Mining the ocean

May
15
2014

I’ve been taking in a wide variety of stories about what humans are doing (most of it bad) to the oceans. Here are some of the concerns I’m reading about:

As usual, it’s difficult to know what to believe about the present, never mind the future; these are matters for experts. If you want to get a general idea of the pessimistic treehugger view, watch Sea The Truth for an hour:

 

 

Impermanence

May
15
2014

So, this is all over the news: two independent teams of glaciologists have published research purporting to show that the West Antarctic ice sheet is getting ready, more or less, to slide off into the sea. If it does, we are duly warned, global sea level may rise by ~10 feet.

That’s a lot of ice.

Now, we’re talking glacial change: it means s-l-o-w. This is not expected to happen for perhaps a hundred years, and it may take hundreds of years to unfold, but the scientists say the changes now set in motion are irreversible. Are they right? Perhaps no-one now living will ever know.

According to that NY Times article, the glaciologists (or at least some of them) think this is probably happening because of global warming.  The first glaciologist to raise the warning did so in 1987, but he mostly wasn’t believed. If the scientists are right, and it really is possible to predict such an outcome so far in advance: what are the odds that as a species, we’ll plan and deploy a response to what’s coming? Not high.

frost

Going solar, old school

Apr
05
2014

On Tuesday, I booked a vehicle with my car sharing co-op, and drove into the deep suburbs, to do some shopping.

I stopped in at IKEA and bought some nice cordless rechargeable solar garden lights, named Solvinden. Here is one in my garden, among the fading narcissus, burning off the day’s accumulation of energy:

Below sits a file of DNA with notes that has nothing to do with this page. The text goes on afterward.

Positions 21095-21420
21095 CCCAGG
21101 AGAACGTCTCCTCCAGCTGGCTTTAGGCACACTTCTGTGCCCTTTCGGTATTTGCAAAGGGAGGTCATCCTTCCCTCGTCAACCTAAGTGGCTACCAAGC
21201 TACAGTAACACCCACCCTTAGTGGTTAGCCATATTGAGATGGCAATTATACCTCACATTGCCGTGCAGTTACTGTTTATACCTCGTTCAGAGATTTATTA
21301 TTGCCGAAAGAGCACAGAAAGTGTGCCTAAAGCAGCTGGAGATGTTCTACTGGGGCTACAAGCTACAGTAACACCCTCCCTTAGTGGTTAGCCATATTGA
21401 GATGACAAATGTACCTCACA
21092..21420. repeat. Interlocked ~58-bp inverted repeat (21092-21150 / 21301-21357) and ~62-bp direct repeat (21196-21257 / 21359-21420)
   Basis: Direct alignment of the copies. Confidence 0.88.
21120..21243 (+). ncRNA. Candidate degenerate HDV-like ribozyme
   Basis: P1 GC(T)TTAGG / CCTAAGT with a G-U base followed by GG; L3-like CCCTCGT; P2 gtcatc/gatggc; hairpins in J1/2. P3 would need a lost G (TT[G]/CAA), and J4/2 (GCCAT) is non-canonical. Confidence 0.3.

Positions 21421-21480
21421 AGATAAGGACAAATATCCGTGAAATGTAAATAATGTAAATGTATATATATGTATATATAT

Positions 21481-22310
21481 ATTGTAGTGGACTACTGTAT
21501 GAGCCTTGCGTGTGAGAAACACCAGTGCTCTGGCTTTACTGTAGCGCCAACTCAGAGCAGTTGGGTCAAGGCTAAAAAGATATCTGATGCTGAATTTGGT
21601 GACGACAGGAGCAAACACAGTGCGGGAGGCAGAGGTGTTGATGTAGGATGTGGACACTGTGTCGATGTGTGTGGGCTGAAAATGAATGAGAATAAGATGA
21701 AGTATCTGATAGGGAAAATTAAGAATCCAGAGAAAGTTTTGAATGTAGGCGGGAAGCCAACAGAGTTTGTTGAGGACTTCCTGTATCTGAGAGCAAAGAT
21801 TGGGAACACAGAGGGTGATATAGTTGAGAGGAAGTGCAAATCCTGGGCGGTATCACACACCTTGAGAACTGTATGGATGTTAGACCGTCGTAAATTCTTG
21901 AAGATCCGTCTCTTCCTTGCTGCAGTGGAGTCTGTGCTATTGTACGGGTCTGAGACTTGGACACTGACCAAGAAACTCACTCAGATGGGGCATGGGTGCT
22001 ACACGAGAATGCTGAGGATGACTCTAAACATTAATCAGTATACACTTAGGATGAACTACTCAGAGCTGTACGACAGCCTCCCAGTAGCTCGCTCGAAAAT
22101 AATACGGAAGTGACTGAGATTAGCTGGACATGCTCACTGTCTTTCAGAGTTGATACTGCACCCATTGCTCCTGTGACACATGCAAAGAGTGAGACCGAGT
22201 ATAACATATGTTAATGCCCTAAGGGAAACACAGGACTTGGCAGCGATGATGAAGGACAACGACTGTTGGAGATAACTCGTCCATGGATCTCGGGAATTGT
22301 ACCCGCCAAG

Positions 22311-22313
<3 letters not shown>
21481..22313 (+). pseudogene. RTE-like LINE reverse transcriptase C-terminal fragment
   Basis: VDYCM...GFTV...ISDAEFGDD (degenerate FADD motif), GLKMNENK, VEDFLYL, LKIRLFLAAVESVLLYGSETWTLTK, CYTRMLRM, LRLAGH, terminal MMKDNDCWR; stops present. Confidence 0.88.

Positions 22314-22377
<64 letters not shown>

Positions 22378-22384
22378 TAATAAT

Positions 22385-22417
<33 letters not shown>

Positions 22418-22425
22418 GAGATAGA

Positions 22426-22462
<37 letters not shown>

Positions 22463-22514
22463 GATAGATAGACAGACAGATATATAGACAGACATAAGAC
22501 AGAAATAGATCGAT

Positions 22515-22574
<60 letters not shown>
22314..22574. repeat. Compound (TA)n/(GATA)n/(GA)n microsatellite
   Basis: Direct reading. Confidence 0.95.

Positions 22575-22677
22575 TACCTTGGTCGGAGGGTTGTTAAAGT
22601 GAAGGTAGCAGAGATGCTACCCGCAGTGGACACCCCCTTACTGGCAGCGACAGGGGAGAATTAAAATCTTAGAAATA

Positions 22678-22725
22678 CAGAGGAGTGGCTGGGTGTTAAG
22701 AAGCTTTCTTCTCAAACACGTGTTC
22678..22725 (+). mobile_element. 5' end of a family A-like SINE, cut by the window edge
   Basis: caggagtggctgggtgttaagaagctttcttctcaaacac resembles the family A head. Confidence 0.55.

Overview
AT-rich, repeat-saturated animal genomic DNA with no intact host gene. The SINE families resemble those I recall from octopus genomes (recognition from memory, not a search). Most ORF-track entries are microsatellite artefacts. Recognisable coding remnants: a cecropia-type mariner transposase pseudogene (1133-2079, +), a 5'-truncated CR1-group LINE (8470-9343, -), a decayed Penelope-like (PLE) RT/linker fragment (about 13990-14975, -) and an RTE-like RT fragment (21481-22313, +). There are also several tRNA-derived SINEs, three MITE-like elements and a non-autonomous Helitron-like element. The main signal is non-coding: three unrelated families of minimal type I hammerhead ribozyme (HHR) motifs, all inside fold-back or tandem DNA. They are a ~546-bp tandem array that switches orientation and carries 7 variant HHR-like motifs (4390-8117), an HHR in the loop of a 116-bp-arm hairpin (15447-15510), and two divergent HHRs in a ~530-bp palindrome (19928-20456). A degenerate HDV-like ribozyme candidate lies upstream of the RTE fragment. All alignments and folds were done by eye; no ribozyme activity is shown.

Solvinden from China via IKEA

They were appealingly priced, and I think they were on sale, for $4 each (regularly $5).

I have bought similar devices in the past, and all have failed after about six months. They are cheaply-made, and not easy to repair. These may not last long, and if they are still burning a year from now, I’ll be mildly surprised. These lamps are of course made in China, and this is not to fault the Chinese. When I was a boy in North America, Japan was our China, and Japanese a word that meant cheap junky technology. China is on the way to somewhere else, just as we are.

I’m struck by the fiscal history of this lamp, which I perceive only dimly. What titanic machinery is in play, that digs up the metals and minerals and petrochemicals, that marshals the capital and labour, that fashions and delivers a thing so resolutely disposable as this.

Transformers

Apr
01
2014

So this is a thing now… some people are making a drone truck that turns into a drone helicopter and back again. It’s being designed for the American military, for remotely-piloted medical evacuation of casualties, without exposing pilots or medical personnel to unacceptable risks.

I might not believe it, but I read about it in Popular Science, a magazine I’ve loved and trusted as long as I can remember.

http://www.popsci.com/article/cars/will-helicopter-truck-fly

BlackKnight

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